A. A child’s cup
B. A ritual incense holder
C. A festival wine cup
D. An inkwell
E. A magical potion holder
Answer: (D) Inkwell
One of possibly two inkwells found at the Galilean town of Nabratein, the excavators date it to the Roman period, perhaps as late as the 3rd century C.E.1 The inkwell is a little more than an inch and a half high and across.
Inkwells from the early Roman period have been found at a number of sites, most notably Qumran, where three or possibly more inkwells were excavated or looted. Inkwells have also been found at Meiron, a Jewish town near Nabratein; at Jerusalem (two in the so-called “Burnt House”a); and at a site in Jordan (Queilbeh).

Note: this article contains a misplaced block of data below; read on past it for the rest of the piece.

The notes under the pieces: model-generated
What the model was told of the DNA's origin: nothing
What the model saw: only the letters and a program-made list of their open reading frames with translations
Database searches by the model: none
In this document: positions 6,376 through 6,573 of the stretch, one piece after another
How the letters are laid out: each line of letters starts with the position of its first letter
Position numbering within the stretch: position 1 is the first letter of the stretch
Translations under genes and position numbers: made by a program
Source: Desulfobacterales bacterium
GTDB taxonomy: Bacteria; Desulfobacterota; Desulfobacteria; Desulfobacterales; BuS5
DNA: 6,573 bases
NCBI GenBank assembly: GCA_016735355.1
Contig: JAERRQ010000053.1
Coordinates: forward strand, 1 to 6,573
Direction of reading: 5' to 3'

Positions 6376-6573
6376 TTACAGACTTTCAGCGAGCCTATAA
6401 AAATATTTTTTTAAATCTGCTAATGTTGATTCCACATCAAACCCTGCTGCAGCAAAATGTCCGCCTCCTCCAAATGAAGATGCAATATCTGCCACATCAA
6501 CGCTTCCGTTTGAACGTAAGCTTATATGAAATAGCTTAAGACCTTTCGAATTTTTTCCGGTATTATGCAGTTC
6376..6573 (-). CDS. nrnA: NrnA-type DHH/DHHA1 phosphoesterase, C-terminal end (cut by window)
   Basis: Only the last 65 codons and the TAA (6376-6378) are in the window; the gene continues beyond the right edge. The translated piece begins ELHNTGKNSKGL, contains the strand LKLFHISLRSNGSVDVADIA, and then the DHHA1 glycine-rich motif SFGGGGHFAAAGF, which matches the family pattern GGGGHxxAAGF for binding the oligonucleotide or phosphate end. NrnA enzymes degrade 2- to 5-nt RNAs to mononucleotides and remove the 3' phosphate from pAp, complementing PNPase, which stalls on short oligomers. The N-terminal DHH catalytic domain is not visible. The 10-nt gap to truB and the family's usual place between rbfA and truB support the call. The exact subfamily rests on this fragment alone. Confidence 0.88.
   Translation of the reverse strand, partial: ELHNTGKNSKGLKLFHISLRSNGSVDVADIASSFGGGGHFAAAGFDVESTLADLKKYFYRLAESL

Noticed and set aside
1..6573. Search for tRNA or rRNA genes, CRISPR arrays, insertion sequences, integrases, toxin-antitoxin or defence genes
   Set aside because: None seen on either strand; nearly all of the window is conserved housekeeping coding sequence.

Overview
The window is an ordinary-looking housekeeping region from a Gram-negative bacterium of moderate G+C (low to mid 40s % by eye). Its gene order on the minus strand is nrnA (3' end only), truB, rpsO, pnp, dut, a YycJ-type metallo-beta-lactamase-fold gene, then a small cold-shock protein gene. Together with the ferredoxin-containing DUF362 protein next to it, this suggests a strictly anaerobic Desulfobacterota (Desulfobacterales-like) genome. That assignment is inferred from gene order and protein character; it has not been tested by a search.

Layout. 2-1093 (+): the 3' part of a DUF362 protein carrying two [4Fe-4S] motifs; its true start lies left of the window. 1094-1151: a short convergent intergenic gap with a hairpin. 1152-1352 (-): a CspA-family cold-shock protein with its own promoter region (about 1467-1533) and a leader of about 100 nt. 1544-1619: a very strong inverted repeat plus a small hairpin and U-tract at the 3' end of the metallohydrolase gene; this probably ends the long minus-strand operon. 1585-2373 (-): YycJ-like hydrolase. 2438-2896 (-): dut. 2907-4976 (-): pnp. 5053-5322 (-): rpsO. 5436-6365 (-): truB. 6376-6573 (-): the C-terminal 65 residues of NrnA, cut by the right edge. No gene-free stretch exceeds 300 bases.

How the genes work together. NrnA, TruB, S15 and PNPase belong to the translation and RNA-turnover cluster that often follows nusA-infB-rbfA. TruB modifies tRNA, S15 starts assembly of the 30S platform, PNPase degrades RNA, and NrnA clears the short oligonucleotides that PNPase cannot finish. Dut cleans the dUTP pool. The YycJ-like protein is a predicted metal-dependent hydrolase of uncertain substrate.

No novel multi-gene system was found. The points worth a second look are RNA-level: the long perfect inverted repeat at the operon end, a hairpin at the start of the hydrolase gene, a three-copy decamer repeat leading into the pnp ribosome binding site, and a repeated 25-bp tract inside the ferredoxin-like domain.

At Qumran, near the caves where the Dead Sea Scrolls were discovered, inkwells have been taken as evidence of literary activity.b Is the same true at Nabratein? Not necessarily, according to the excavators. The inkwell(s) could mean simply that legal or business documents were drawn up here. This view is supported by the fact that the Nabratein examples were found in what seems to be a commercial building.